That first flight dispelled Mexican fears that U.S. authorities would try to take control of drone operations. An agreement was reached that would temporarily give operational control to Mexican authorities during such flights. U.S. pilots sitting in the States would control the planes remotely, but a Mexican military or federal police commander would be able to direct the pilot within the boundaries of a Mexico-designated grid.
By late 2010, drones were flying deeper into Mexico to spy on the cartels, as they did during the two-day gun battle involving 800 federal police that resulted in the death of Nazario Moreno Gonzalez, head of the ultra-violent La Familia Michoacana cartel.
By then, Mexican authorities had grown so enamored with drones that they were requesting more flights than the United States could deliver, given that most of the aircraft were being used to support operations in Afghanistan, Iraq, Yemen and Pakistan. So Mexican authorities bought their own drones. The first public indication of this development came when one crashed in El Paso in December 2010.
“Eventually, when they got better at using their own, they would fly more missions than we would,” said one former law enforcement official involved in drone operations.
Mexico’s new approach
Four months and many conversations after the Dec. 15 meeting, the new Mexican government is still fleshing out the details of its counterdrug approach.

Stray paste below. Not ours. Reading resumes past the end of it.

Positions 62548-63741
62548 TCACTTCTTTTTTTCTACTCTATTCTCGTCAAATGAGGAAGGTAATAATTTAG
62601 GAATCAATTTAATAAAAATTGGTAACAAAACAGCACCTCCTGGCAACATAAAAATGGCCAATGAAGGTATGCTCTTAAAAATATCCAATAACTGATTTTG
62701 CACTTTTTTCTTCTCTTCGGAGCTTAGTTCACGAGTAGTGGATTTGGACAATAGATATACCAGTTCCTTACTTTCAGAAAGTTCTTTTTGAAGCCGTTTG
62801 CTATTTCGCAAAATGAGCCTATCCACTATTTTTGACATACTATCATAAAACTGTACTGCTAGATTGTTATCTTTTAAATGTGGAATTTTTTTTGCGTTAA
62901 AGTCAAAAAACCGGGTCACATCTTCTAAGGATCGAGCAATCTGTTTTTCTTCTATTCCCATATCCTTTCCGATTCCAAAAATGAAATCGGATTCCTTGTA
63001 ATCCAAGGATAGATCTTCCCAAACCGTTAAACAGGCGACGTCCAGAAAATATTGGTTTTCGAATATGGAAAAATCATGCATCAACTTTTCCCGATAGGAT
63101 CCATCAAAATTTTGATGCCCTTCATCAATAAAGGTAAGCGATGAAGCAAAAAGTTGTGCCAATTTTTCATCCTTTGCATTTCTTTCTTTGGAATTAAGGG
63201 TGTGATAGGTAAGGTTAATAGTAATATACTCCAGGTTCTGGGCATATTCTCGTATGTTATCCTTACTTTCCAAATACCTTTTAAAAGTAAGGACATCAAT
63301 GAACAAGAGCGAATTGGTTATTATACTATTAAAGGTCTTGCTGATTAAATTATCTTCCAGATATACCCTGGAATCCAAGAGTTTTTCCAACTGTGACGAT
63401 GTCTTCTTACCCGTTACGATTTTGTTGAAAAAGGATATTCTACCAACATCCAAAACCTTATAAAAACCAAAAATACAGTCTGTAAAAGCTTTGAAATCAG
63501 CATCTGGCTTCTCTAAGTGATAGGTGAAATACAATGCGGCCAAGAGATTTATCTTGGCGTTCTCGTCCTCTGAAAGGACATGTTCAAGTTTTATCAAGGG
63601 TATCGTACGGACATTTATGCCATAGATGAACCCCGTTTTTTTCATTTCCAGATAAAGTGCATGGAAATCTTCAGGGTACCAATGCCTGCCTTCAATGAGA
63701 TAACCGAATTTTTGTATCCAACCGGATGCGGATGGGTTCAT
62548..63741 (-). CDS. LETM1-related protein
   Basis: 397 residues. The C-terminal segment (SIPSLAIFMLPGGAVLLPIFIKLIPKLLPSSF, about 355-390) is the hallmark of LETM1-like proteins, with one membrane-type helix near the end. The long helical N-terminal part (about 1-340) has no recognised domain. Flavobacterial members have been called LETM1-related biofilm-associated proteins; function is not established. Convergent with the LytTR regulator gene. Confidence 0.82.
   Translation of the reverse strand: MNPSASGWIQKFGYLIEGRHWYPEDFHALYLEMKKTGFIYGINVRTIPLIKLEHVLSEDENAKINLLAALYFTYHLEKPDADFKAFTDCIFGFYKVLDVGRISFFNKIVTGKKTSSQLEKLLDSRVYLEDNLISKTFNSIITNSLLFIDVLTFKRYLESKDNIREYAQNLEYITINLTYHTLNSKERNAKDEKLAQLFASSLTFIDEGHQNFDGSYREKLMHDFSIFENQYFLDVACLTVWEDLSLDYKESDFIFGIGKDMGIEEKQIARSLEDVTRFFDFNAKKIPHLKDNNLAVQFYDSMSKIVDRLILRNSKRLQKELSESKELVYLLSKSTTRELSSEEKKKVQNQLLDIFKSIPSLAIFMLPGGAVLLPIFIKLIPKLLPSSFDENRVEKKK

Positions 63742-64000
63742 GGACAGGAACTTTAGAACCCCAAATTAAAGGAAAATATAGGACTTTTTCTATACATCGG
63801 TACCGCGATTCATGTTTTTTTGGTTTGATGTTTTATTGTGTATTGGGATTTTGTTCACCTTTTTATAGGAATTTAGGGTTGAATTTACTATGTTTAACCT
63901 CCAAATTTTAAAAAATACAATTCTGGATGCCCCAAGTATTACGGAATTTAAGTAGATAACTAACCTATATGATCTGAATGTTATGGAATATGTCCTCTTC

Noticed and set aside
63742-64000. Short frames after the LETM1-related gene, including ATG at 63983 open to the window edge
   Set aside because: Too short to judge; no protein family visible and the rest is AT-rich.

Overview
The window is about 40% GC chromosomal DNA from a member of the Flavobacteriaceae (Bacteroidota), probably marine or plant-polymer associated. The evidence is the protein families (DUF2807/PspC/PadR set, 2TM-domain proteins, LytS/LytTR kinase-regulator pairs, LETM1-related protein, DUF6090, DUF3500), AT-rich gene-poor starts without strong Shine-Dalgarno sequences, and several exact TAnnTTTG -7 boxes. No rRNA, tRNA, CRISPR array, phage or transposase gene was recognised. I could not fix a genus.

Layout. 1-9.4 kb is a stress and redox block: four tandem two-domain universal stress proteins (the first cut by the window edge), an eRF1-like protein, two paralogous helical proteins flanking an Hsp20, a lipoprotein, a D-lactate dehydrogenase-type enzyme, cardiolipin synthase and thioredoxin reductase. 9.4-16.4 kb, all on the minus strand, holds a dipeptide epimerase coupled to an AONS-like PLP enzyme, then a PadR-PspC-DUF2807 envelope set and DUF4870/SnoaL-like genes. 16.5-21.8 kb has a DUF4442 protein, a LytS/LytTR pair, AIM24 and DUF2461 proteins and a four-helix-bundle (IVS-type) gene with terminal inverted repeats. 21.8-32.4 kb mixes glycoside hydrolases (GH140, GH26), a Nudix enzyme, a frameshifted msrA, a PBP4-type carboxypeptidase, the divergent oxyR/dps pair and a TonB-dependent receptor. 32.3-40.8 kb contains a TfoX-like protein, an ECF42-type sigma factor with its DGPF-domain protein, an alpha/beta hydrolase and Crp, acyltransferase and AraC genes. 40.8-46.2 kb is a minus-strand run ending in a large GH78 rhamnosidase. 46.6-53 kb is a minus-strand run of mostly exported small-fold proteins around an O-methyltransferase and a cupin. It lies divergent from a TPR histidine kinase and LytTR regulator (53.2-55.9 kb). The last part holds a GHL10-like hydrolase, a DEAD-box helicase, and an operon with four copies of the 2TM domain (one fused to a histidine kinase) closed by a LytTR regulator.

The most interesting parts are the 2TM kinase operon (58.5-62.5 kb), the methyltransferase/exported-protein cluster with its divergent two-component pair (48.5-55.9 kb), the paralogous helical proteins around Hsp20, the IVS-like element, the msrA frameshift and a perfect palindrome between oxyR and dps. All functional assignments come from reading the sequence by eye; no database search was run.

In a visit to Washington two weeks ago, Mexico’s top security team shared the broad outlines of the plan with U.S. agencies, according to U.S. and Mexican officials. It contains many changes.
The president will not be nearly as directly involved in counterdrug efforts as Calderon was, the officials said. The interior minister will coordinate the relationships between various Mexican and U.S. agencies and other Mexican units. The director of the Mexican intelligence agency will decide which Mexican agency should receive and act on sensitive U.S. information.
Given the corruption of Mexican law enforcement and armed forces, U.S. officials said privately they would be unwilling to share sensitive information until they have vetted the people involved and understand how their information is to be protected.
The Mexican government also plans to create five regional intelligence fusion centers, staffed with federal and state officials, and to build a 10,000-member super police force. This force would be steeped in military discipline but would use police tactics, rather than overwhelming military force, to keep violence to a minimum.
Medina Mora, the Mexican ambassador, said in an interview that his nation considers U.S. help in the drug war “a centerpiece” of Mexico’s counternarcotics strategy. But the Mexican delegation in Washington also informed U.S. authorities that Americans will no longer be allowed to work inside any fusion center, including the one in Monterrey. The DEA agents and retired military contractors there will have to go.
Several senior U.S. officials say U.S. agencies stand ready to help in any way the new administration allows.
They anxiously await further details.
Julie Tate in Washington and Gabriela Martinez in Mexico City contributed to this report.